In the News…

A few topics have been going around the news lately and I would love to get your opinion!

USDA Requires Nutrition Labels for 40 cuts of meat: In the past, raw meats have been excluded from mandatory labeling laws that include numbers for things like calories, protein, saturated fat, cholesterol and sodium. As of January 2012, all meat and poultry will need to be labeled. The goal is to help consumers be informed, which I don’t disagree with. But we do need better education for consumers of what those numbers actually mean, and what numbers they should be looking for. How do we do that? Better reimbursement by insurance for seeing a dietitian would be a great place to start…but that is a different topic. What do you think?
Egg’s Cholesterol level has become lower: Cholesterol in egg yolks used to be about 215 mg. A new survey shows an average of 185 mg. This may be in part to differences in the way hens are fed and/or bred. But the bigger news is that cholesterol in eggs has less of an effect on blood cholesterol than we originally thought. One egg per day (that includes the yolk) does not increase blood cholesterol levels. Eggs are also very high in choline, vitamin D, protein and possibly omega 3 fatty acids if the hens were fed flax seed (which the package would indicate). Personally, I feel that if we were meant to only eat the egg white, it would have come that way. But it didn’t, it has a yolk, and a yolk here and there is not a problem. To control calories a bit, you could use one whole egg (75 calories) and the rest egg whites (each 25- 30 calories).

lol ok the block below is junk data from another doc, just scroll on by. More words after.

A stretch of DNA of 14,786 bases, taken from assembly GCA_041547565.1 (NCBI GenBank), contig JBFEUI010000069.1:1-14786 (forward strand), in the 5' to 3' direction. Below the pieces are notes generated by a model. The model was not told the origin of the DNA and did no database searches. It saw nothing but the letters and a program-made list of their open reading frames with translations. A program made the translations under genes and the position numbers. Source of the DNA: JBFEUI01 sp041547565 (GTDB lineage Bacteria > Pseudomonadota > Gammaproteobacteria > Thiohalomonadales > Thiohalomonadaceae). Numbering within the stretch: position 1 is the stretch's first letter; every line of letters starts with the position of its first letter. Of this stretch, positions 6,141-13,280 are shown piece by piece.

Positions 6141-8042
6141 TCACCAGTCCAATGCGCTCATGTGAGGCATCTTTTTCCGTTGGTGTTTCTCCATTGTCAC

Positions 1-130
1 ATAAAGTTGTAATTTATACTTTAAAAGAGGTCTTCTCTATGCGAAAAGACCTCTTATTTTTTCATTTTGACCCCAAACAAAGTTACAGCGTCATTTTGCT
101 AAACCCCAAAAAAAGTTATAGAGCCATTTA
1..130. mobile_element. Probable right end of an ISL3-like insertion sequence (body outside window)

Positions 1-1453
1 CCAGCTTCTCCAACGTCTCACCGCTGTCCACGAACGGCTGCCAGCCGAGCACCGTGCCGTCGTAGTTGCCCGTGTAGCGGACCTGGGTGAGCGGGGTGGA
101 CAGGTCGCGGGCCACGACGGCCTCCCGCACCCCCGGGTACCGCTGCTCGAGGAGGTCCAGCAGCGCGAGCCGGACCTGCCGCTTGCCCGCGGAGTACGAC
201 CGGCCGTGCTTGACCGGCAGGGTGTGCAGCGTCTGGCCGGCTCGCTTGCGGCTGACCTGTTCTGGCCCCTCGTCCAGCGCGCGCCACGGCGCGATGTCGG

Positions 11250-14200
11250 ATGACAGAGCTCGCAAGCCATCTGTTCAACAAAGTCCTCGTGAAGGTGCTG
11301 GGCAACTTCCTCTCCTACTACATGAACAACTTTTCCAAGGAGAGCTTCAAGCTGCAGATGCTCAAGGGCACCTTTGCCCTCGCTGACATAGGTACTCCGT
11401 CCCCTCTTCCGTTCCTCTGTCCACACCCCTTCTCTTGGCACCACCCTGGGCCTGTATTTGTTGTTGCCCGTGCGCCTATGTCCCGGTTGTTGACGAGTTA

Food Industry Unveils Plans for Front of Package Labeling: The FDA has been working on new labeling laws for nutrition facts labels that appear on the front of packages. The food industry jumped the gun and unveiled their new plans for labels to help consumers buy healthier foods. The problem is that there isn’t any regulation yet on what they can and can’t say. A good example is a package touting that it is high in protein when the average American already gets more than enough. Basically manufacturers can highlight what they want about a product while ignoring unhealthier attributes. But my question for you is…do you think front of package labels would help you when grocery shopping?
Mom sues Nutella over health claims: You have seen the commercials, right? Nutella is portrayed as healthy, especially as a breakfast for children. But once this mother realized that is was loaded with sugar and saturated fat, she filed a law suit. I would LOVE to hear your opinion on this!
Emily Fonnesbeck RD,CD